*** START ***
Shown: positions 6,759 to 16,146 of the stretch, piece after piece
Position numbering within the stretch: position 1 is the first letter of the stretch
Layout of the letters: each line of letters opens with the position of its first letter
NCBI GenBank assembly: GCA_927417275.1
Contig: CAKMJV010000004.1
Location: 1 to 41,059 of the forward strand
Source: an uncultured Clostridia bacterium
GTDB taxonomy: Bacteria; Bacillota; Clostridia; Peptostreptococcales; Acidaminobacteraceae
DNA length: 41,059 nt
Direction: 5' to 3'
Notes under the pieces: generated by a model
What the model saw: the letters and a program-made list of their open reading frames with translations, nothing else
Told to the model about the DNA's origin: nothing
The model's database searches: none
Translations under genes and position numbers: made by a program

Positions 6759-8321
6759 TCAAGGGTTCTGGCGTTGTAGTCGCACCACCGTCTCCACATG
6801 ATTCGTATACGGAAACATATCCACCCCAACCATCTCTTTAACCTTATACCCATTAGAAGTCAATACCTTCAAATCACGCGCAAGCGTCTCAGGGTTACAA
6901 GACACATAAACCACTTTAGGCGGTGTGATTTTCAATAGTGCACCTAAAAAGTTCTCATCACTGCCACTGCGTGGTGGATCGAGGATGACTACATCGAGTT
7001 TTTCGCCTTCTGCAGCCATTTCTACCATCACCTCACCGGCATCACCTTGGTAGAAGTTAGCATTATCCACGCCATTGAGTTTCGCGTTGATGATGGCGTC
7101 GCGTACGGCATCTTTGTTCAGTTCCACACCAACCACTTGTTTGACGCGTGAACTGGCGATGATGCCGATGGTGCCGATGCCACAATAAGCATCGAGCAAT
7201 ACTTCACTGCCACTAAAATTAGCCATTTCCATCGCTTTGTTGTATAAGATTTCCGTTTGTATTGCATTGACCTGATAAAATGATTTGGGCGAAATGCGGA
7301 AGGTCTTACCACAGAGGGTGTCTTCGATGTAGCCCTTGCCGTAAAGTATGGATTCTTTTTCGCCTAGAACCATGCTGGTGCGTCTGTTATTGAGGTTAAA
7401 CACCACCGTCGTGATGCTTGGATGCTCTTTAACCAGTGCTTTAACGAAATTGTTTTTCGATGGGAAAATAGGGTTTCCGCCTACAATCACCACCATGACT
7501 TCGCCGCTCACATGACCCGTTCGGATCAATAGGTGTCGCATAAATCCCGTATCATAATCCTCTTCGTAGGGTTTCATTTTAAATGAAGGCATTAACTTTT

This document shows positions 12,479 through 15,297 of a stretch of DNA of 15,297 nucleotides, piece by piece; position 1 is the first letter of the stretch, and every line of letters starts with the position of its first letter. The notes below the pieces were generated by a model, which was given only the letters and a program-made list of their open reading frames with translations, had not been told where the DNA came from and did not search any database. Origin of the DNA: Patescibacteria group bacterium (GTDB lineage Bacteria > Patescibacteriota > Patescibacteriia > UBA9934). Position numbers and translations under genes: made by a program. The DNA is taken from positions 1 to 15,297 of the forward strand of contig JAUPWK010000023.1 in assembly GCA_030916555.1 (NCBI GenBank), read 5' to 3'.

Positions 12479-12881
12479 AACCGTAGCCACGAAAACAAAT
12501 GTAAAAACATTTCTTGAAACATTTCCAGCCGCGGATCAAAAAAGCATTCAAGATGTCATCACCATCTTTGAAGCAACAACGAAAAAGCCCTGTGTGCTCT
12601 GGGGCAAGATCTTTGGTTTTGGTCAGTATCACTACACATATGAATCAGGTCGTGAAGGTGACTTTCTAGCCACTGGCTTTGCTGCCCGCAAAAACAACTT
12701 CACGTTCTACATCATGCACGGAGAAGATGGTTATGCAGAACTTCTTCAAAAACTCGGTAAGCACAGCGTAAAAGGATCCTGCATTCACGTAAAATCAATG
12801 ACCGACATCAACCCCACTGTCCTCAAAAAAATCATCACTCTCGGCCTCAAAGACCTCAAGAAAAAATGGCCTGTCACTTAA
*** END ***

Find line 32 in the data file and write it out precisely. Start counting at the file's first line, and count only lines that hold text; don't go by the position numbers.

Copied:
12801 ACCGACATCAACCCCACTGTCCTCAAAAAAATCATCACTCTCGGCCTCAAAGACCTCAAGAAAAAATGGCCTGTCACTTAA